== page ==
As an investor and partner, Accion worked to overhaul DAWN’s operational efficiency by implementing a basic core banking system that generates daily collection sheets for each loan officer. After twelve months of process design, piloting, training, and implementation, DAWN successfully completed the transition to a computerized portfolio management system, helping to improve loan officer caseloads by more than 30%. In the nearly three years since Accion partnered with DAWN, the company has grown to serve over 94,000 clients with a loan portfolio of almost $15 million, and employs over 200 loan officers across 27 branches.
DAWN’s next ambitious project is to use digital financial services to eliminate cash from its lending operations. Loan officers continue to spend at least four hours per day collecting cash installments from borrowers, counting the cash multiple times, and preparing cash disbursements for new clients. DAWN is working with agent networks and mobile money companies to design and test solutions that would reduce time spent managing cash. If successful, this project would enable loan officers to spend considerably more time recruiting and training new clients, conducting more thorough assessments of client businesses, providing financial literacy training to existing borrowers, and working with clients who are struggling to repay their existing loans.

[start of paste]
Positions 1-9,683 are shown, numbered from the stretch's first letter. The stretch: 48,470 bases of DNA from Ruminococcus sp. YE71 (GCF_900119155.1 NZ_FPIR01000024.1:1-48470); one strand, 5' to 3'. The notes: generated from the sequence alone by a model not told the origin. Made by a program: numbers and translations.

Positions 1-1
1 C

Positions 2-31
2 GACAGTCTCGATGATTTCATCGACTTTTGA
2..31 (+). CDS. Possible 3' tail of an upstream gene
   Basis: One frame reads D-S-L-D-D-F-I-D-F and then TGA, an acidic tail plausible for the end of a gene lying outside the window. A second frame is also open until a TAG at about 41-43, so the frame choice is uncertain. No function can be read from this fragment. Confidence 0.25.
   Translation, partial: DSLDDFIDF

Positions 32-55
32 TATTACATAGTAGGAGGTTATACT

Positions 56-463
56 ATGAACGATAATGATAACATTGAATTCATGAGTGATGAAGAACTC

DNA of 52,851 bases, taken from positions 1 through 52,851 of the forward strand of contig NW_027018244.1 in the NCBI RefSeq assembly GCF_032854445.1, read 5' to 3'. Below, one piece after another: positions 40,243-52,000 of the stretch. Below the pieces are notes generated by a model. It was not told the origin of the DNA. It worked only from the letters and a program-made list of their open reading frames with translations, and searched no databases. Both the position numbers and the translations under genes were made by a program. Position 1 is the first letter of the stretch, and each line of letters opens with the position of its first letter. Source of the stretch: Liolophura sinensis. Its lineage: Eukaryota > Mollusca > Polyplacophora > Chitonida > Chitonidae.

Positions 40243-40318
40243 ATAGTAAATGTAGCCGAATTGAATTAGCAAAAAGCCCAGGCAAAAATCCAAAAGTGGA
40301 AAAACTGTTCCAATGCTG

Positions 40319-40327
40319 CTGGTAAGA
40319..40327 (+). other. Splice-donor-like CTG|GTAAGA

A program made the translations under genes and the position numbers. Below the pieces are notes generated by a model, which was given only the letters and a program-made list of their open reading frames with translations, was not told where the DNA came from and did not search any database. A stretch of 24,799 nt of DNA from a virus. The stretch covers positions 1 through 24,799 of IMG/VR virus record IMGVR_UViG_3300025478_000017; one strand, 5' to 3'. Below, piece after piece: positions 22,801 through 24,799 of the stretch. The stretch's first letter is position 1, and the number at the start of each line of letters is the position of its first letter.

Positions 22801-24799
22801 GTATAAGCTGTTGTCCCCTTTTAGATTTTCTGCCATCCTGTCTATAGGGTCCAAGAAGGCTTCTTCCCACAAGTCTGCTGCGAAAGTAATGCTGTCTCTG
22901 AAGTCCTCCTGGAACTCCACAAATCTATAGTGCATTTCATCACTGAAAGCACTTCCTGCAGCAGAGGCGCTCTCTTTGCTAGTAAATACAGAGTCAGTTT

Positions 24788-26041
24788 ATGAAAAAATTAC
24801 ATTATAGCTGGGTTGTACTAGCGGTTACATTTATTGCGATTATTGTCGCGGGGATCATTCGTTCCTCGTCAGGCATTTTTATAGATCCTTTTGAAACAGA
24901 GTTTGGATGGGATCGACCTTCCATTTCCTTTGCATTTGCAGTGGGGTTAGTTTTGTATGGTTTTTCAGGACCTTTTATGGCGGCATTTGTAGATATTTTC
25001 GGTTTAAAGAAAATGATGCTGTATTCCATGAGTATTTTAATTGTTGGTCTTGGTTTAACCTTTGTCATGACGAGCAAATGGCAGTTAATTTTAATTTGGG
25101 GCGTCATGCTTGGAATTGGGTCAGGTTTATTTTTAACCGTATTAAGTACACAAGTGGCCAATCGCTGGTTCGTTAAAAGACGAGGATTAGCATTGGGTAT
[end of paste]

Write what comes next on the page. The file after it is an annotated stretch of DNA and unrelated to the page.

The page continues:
Smartphones and Mobile Money
According to the Myanmar Telecommunications Ministry, over 90% of Myanmar adults had a cell phone by the end of 2016 (up from just 7% in 2012), with smartphone penetration approaching 80% of all mobile phones. Meanwhile, according to UNCDF’s 2013 Making Access Possible Report only 6% of adults use a formal financial institution, and only 30% have access to a regulated financial service provider, such as a microfinance institution or credit union. Unregulated moneylenders and pawn shops are the most popular way for poorer Myanmar citizens to access credit. A 2015 Save the Children survey of three low-income areas in Yangon found that 85 percent of the population relied on short-term loans, and half of these loans were for food and basic needs. These unregulated sources of credit come at a steep cost — 10–20% per month for an unsecured loan and 3–5% per month if the borrower offers collateral, typically a small piece of jewelry, but pawn shops will also accept the family’s cooking pans. Digital loans, disbursed to a smartphone, can give low-income clients access to credit in cases where they would otherwise be forced to rely on a high-interest moneylender.